This is a good article. Click here for more information.

K-232 (Kansas highway)

From Wikipedia, the free encyclopedia
Jump to: navigation, search

K-232 marker

Route information
Maintained by KDOT
Length: 17.263 mi[1] (27.782 km)
Major junctions
South end: Old US-40 (27th Street) in Wilson
North end: K-18 east of Lucas
Counties: Russell, Lincoln, Ellsworth
Highway system
  • Kansas State Highway System
K-231 K-233

K-232 is a 17.263-mile-long (27.782 km) north–south state highway in central Kansas connecting the towns of Wilson and Lucas. The highway was first established in 1962 and expanded over the following two years. K-232 is designated by the Kansas Department of Transportation as the Post Rock Scenic Byway. The scenic byway derives its name from the abundant limestone in the area which early settlers used as fence posts and in other construction in place of wood. The route was designated as a scenic byway both for the natural beauty of the area and unique towns located each end of the highway. Annual average daily traffic on the highway ranges from 238 to 340, and the entire route is paved with partial design bituminous pavement.


K-232's route was first designated as the part of the current highway between Interstate 70 and Old U.S. 40 (then U.S. Route 40) in 1962.[2] The rest of the highway's route was established over the following two years.[3] K-232 has been paved since the highway was designated.[2] Due to the area's natural beauty and unique heritage, K-232 has been designated by the Kansas Department of Transportation as the Post Rock Scenic Byway, named for the abundance of limestone fenceposts found throughout the Smoky Hills region.[4]

Route description[edit]

The highway begins at an intersection with Old U.S. 40 in Ellsworth County, on the eastern side of the city of Wilson.[1][5] From there, it travels northward 1.753 miles (2.821 km) along the eastern side of Wilson and through agricultural lands to a junction with Interstate 70.[1][5] After crossing Interstate 70, K-232 turns and continues in a generally west of north direction across the Ellsworth/Lincoln county line.[5] After crossing the county line, the highway continues on a slightly west of north heading until reaching Wilson Lake.[5] Upon reaching Wilson Lake, K-232 travels along the eastern side of the lake, crossing into Russell County.[5] K-232 then has a junction with K-181 at the southeastern end of Wilson Dam, turns northwest, and travels along the top of the dam.[5] A short distance after crossing the dam, K-232 turns due north and travels through more rural land to its northern terminus at K-18 highway.[1][5]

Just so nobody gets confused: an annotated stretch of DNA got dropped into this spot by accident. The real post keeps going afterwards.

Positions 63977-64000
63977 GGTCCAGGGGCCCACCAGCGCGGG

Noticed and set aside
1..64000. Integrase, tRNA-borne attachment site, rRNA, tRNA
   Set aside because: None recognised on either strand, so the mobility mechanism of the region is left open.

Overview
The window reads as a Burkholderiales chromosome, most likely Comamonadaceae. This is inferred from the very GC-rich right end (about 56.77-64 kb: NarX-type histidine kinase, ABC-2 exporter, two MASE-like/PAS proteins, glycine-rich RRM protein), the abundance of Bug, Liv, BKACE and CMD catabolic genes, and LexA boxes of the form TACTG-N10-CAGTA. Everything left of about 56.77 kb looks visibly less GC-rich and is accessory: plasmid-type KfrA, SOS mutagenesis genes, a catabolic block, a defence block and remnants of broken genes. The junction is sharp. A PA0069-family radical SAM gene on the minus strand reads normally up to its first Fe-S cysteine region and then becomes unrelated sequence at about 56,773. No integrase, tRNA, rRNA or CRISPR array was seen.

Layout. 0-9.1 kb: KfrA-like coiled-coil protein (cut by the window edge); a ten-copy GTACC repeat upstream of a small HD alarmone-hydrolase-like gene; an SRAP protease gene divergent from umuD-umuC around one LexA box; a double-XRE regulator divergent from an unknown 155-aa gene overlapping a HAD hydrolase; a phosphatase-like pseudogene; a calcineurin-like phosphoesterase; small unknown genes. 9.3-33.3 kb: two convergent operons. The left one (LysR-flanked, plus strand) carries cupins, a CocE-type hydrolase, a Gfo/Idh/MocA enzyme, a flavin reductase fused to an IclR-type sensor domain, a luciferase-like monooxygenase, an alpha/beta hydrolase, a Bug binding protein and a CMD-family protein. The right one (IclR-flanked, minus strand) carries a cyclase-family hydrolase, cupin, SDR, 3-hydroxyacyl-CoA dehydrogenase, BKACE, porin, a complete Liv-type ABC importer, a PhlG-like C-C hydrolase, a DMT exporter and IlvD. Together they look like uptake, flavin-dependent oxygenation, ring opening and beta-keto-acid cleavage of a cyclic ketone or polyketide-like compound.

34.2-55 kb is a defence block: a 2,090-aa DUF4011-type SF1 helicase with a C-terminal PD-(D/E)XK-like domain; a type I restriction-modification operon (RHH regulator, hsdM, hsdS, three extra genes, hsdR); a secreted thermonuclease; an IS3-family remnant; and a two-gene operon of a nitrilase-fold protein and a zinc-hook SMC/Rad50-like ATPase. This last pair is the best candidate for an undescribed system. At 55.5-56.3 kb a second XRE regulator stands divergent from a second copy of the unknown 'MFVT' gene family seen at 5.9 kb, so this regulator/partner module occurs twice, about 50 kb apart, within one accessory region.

K-232 is not a part of the United States National Highway System.[6] K-232 connects to the National Highway System at its junction with Interstate 70.[6] The entire route is paved with partial design bituminous pavement.[1] Annual average daily traffic (AADT) in Ellsworth County ranges from 307 from Interstate 70 to the Ellsworth/Lincoln county line to 333 closer to the city of Wilson.[1] In Lincoln County, AADT values are 308 for the first three miles (4.8 km), 315 for the next one mile (1.6 km), and 340 for the final one mile (1.6 km) before entering Russell County.[1] In Russell County, AADT values range from 305 to 340 south of the junction with K-181 and from 238 to 280 between K-181 and the northern terminus at K-18.[1]

Major intersections[edit]

County Location mi[1] km Destinations Notes
Ellsworth Wilson 0.000 0.000 Old US-40 (27th Street) Southern terminus
1.753 2.821 I-70 / US-40 Exit 206 on I-70
No major junctions
Russell 9.962 16.032 K-181 north
17.263 27.782 K-18 Northern terminus
1.000 mi = 1.609 km; 1.000 km = 0.621 mi


Route map: Bing / Google

KML is from Wikidata
  1. ^ a b c d e f g h i Kansas Department of Transportation. "2012 Condition Survey Report". Retrieved December 28, 2012. 
  2. ^ a b Kansas Official Highway Map (PDF) (Map) (1963-64 ed.). State Highway Commission of Kansas. 1963. § C7. Retrieved 2013-08-02. 
  3. ^ Kansas Official Highway Map (PDF) (Map) (1965 ed.). State Highway Commission of Kansas. 1965. § C7. Retrieved 2013-08-02. 
  4. ^ "Kansas Post Rock Scenic Byway" (PDF). Kansas Scenic Byways Program. Retrieved 2013-08-02. 
  5. ^ a b c d e f g Google (2013-08-02). "Google Map with K-232 highlighted" (Map). Google Maps. Google. Retrieved 2013-08-02. 
  6. ^ a b National Highway System (PDF) (Map). Kansas Department of Transportation. 2013. Retrieved 2013-08-02.